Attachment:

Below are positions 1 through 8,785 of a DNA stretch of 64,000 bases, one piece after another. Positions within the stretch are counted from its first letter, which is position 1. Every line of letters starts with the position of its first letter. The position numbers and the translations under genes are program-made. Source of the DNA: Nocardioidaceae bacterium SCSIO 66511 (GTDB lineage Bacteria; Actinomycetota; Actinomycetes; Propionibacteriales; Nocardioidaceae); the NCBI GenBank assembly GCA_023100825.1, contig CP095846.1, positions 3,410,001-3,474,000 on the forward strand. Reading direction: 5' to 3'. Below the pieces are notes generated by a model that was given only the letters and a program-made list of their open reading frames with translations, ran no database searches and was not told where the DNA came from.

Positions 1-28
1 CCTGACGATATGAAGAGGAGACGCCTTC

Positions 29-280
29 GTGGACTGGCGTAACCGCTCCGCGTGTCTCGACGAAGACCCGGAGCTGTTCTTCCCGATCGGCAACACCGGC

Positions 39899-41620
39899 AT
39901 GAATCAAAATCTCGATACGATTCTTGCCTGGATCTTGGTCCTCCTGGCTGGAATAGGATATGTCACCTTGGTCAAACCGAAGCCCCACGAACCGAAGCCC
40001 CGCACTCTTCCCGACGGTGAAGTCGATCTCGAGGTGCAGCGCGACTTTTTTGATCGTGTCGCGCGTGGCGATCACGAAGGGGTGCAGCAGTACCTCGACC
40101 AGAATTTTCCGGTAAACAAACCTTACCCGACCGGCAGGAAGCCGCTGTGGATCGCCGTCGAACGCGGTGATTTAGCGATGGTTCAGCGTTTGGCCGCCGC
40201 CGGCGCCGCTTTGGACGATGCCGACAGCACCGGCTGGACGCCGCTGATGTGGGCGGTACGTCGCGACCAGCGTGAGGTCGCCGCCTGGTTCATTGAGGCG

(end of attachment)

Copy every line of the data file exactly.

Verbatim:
Below are positions 1 through 8,785 of a DNA stretch of 64,000 bases, one piece after another. Positions within the stretch are counted from its first letter, which is position 1. Every line of letters starts with the position of its first letter. The position numbers and the translations under genes are program-made. Source of the DNA: Nocardioidaceae bacterium SCSIO 66511 (GTDB lineage Bacteria; Actinomycetota; Actinomycetes; Propionibacteriales; Nocardioidaceae); the NCBI GenBank assembly GCA_023100825.1, contig CP095846.1, positions 3,410,001-3,474,000 on the forward strand. Reading direction: 5' to 3'. Below the pieces are notes generated by a model that was given only the letters and a program-made list of their open reading frames with translations, ran no database searches and was not told where the DNA came from.

Positions 1-28
1 CCTGACGATATGAAGAGGAGACGCCTTC

Positions 29-280
29 GTGGACTGGCGTAACCGCTCCGCGTGTCTCGACGAAGACCCGGAGCTGTTCTTCCCGATCGGCAACACCGGC

Positions 39899-41620
39899 AT
39901 GAATCAAAATCTCGATACGATTCTTGCCTGGATCTTGGTCCTCCTGGCTGGAATAGGATATGTCACCTTGGTCAAACCGAAGCCCCACGAACCGAAGCCC
40001 CGCACTCTTCCCGACGGTGAAGTCGATCTCGAGGTGCAGCGCGACTTTTTTGATCGTGTCGCGCGTGGCGATCACGAAGGGGTGCAGCAGTACCTCGACC
40101 AGAATTTTCCGGTAAACAAACCTTACCCGACCGGCAGGAAGCCGCTGTGGATCGCCGTCGAACGCGGTGATTTAGCGATGGTTCAGCGTTTGGCCGCCGC
40201 CGGCGCCGCTTTGGACGATGCCGACAGCACCGGCTGGACGCCGCTGATGTGGGCGGTACGTCGCGACCAGCGTGAGGTCGCCGCCTGGTTCATTGAGGCG